Chicxulub Crater: Where the End of the Dinosaurs Began

Chicxulub crater

This graphic shows potential scientific drilling sites at the Chicxulub crater so researchers can continue to study its influence on the evolution of life on Earth. NASA MODIS

“In the short-term, planktonic life tends to have a fairly rapid turnover — a few days to a few weeks or months pass before some form of reproduction takes place. Without the rapid reproduction of the single cell algae that form much of the marine phytoplankton, the plant feeders would die and when they die, the animals that eat the plant feeders die and so on up the food chain,” Moore says.

Simply put, large animals couldn’t find enough calories to keep themselves alive. Tyrannosaurus rex, Triceratops and their cousins were done for.


Yet all was not lost. Botanical life forms had an ace up their sleeves.

“On land, plants produce seeds or spores that can lie in the soil for at least one season before germinating. In the ocean, some of the marine phytoplankton produce ‘resting spores,’ especially when environmental conditions are not optimal. They sink down and ‘rest’ long enough for conditions to change,” says Moore. “Thus, some of the plant species could come back. It is a lot more difficult for animals to do the same.”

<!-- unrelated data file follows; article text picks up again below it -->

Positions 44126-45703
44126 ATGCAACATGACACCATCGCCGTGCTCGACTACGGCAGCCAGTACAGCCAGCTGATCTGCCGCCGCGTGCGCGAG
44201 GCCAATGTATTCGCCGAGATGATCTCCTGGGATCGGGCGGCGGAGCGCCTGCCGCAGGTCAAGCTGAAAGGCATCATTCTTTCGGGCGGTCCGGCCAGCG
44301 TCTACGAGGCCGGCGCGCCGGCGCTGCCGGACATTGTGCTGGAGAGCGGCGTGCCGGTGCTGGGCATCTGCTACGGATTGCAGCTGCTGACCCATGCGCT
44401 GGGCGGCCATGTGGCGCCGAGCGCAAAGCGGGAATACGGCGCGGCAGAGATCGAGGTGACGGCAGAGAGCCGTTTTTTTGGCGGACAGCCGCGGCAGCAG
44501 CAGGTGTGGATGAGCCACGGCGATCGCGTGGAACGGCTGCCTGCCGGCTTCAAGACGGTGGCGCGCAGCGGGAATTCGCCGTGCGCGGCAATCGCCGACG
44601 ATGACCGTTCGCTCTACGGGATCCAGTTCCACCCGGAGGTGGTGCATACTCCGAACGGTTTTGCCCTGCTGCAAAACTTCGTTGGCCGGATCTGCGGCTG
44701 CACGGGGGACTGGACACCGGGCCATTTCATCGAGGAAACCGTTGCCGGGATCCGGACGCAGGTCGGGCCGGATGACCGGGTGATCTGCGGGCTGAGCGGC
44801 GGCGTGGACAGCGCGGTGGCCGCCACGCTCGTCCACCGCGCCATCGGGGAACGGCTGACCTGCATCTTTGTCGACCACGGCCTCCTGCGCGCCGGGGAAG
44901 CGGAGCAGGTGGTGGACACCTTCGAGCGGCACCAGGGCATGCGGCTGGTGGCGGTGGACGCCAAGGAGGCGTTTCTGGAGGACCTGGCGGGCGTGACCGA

Difficult, sure. But not impossible.

Many creatures who were smaller and less specialized than the bygone dinosaurs weathered the storm. Mammals diversified like crazy. Ground-dwelling birds made do in places that had lost their forests to wildfires.

And it’s no exaggeration to say that without the K-Pg extinction, human beings probably never would have evolved.

As the world healed, corals and sediment slowly buried the Chicxulub crater. You might not be able to see it with the naked eye, but your very existence is a testament to the blast’s long-ranging effects. From the ashes of disaster, life forged ahead.


Originally Published: Sep 15, 2008